ILC NewsLine
Accelerator community communicates

On Wednesday, 24 September, KEK held a symposium entitled “Starting up the world's most powerful accelerators: LHC and J-PARC” in Tokyo. This symposium was the second one in a series of symposiums aiming for gaining more understanding of accelerator science. The main audience of this symposium was the industry. “We would like to place an emphasis on the collaboration between industry, the universities and the laboratories which enable those big accelerator projects,” said Mitsuaki Nozaki, the chief organiser of the symposium. “I believe that efforts like these are essential to realise another big accelerator project in the future, such as the ILC,” he added.

KEK Director General Atsuto Suzuki emphasises the importance of relationship between industry and KEK on the construction of LHC and J-PARC.

Shin-ichiro Meguro explains how Furukawa Electric Co. Ltd. produced large quantities of superconducting cables for LHC magnets under strict product inspection and quality assurance.

The main theme of the symposium was the technology used in LHC and JPARC. “It is unusual to have speakers from industry in particle physics symposiums,” said Junpei Fujimoto, the programme organiser of the symposium. The sessions focused more on the unprecedented technologies used at both accelerators than physics this time. The symposium included lectures by researchers from industry and the scientists, reporting on results achieved through industry-university-laboratory collaborations. “We would like to 'promote' the accelerator science from both the physical and the technical point of view,” said Fujimoto.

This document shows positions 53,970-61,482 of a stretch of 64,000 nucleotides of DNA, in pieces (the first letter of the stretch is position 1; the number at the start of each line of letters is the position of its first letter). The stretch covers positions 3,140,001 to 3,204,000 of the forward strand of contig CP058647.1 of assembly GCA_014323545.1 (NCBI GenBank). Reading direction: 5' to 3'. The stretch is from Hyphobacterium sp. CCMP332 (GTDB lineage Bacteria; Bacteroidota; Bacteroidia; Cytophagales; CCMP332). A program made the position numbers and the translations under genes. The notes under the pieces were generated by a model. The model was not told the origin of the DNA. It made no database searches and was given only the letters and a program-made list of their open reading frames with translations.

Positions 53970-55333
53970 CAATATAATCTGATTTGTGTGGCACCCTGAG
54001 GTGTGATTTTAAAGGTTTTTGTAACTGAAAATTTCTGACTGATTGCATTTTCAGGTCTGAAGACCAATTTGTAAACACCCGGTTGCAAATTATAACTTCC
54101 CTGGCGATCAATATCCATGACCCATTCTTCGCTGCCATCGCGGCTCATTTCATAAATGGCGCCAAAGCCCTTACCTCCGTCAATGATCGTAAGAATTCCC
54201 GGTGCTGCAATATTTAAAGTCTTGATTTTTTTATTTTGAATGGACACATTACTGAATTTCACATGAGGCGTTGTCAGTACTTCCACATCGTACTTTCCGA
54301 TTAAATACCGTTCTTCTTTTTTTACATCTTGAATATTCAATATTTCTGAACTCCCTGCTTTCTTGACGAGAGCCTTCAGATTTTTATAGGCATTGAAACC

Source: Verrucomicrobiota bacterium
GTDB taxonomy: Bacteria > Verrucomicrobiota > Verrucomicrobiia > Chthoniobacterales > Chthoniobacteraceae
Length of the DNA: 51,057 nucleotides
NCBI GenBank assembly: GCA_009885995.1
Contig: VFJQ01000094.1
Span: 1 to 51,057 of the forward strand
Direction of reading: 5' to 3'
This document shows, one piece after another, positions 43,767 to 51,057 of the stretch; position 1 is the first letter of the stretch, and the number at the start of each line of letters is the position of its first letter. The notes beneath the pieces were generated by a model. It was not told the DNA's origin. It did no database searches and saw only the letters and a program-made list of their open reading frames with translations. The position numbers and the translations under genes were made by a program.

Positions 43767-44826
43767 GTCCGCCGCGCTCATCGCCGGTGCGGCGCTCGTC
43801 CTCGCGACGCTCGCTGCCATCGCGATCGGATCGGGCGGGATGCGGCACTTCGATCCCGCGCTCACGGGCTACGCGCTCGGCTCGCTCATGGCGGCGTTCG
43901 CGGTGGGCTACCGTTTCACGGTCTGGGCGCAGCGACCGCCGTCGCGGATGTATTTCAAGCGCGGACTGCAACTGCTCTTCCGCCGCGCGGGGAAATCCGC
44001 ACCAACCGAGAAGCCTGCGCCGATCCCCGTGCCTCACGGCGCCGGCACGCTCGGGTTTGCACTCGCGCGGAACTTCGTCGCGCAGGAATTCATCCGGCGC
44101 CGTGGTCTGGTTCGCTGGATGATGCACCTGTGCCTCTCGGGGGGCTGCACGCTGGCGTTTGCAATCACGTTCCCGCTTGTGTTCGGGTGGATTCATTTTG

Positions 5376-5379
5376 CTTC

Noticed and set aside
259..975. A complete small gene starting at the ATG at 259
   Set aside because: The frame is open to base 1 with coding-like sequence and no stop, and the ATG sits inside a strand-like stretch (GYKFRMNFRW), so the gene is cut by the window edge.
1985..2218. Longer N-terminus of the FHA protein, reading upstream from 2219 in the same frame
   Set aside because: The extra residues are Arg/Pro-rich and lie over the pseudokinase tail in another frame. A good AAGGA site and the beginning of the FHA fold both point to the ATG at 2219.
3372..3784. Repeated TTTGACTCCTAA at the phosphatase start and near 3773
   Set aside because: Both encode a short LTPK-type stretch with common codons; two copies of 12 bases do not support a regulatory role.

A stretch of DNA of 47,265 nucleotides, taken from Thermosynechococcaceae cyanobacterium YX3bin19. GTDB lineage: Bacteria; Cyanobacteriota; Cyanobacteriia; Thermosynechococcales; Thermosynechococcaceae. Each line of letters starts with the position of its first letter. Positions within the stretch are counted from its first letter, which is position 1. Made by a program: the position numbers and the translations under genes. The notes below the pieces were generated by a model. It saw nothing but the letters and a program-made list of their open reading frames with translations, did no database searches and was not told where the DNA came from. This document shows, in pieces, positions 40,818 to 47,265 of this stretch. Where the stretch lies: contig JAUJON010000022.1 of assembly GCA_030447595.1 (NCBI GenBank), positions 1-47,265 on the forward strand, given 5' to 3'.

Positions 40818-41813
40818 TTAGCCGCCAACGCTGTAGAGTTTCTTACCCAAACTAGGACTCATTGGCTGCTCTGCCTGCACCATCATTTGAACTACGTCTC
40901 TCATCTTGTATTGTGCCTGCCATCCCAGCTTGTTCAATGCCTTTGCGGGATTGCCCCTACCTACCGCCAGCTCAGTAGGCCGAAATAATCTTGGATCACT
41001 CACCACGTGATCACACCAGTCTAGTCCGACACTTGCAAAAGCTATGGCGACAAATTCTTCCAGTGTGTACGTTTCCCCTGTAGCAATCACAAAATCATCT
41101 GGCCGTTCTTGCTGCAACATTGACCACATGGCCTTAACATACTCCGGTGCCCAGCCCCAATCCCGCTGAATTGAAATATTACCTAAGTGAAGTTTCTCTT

The first half of the symposium consisted of a series of sessions on LHC. Tomio Kobayashi, professor at University of Tokyo, started with the lecture entitled "Expected physics performance from LHC", followed by Akira Yamamoto, ILC project manager who designed the superconducting magnets for the ATLAS detector at the LHC, explaining "Japanese companies' superb technology which supported the LHC" illustrated by examples. Then two industry representatives gave lectures on these technologies. Shinichiro Meguro from Furukawa Electric talked about superconducting cables, and Seiichiro Yoshinaga from IHI Corporation talked about refrigerator systems, of which they have the world's largest capacity. Both Furukawa and IHI have been awarded the LHC Golden Hadron Award in 2003 for their outstanding achievements and contributions.

The second half of the symposium started with a session by Susumu Ikeda of KEK entitled "Neutron science expected at J-PARC." The J-PARC session also invited two speakers from the industry: Kenichi Hayashi from Toshiba Electron Tubes & Devices Co., Ltd, talking about RF technology, and Katsuya Hirota from Japan Neutron Optics.

Even though the sessions were a bit technical in content, the symposium was well received to attract approximately 200 attendees, including four journalists and some the science fans who read the symposium ad in newspapers. The next symposium will be held in March 2009, with the theme of accelerators used in medicine. “The target audience for the next symposium will be broader,” said Nozaki. “Medical applications would be a very interesting theme for people who are health-conscious”. With these symposia, the Japanese accelerator science community is seeking a way to get more awareness in society.

-- Rika Takahashi